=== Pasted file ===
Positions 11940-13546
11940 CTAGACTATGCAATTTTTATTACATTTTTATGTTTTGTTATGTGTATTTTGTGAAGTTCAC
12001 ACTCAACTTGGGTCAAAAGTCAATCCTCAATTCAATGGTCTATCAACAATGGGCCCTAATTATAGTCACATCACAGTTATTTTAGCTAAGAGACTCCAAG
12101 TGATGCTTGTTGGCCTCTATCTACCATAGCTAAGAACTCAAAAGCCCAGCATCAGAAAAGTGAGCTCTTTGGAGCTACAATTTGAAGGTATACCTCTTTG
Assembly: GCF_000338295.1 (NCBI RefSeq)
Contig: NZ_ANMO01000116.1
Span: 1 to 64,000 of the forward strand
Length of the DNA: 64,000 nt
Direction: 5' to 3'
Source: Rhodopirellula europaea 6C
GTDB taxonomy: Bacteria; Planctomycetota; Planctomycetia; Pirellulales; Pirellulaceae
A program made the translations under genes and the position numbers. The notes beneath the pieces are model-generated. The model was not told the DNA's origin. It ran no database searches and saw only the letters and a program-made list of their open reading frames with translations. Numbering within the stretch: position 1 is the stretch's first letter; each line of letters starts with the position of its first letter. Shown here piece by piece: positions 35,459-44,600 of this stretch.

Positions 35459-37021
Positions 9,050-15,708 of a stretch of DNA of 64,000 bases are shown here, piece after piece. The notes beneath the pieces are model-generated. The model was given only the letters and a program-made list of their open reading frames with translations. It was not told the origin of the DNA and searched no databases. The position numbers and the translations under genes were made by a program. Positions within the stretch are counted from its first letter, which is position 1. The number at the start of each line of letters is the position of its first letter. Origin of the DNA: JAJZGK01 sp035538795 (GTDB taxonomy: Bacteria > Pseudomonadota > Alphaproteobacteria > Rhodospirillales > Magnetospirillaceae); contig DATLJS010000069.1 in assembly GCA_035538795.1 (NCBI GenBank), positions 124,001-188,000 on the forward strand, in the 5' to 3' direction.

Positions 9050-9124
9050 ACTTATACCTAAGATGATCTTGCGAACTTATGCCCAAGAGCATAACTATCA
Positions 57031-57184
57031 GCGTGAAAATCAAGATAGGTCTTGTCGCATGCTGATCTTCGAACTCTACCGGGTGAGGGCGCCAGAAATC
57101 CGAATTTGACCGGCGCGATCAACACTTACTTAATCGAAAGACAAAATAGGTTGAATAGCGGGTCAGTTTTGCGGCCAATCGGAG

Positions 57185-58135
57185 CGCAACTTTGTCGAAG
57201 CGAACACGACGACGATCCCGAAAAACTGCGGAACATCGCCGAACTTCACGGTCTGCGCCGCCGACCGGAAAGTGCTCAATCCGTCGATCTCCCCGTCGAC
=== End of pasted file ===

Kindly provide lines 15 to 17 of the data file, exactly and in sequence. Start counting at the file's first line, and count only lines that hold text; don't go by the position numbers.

Positions 9050-9124
9050 ACTTATACCTAAGATGATCTTGCGAACTTATGCCCAAGAGCATAACTATCA
Positions 57031-57184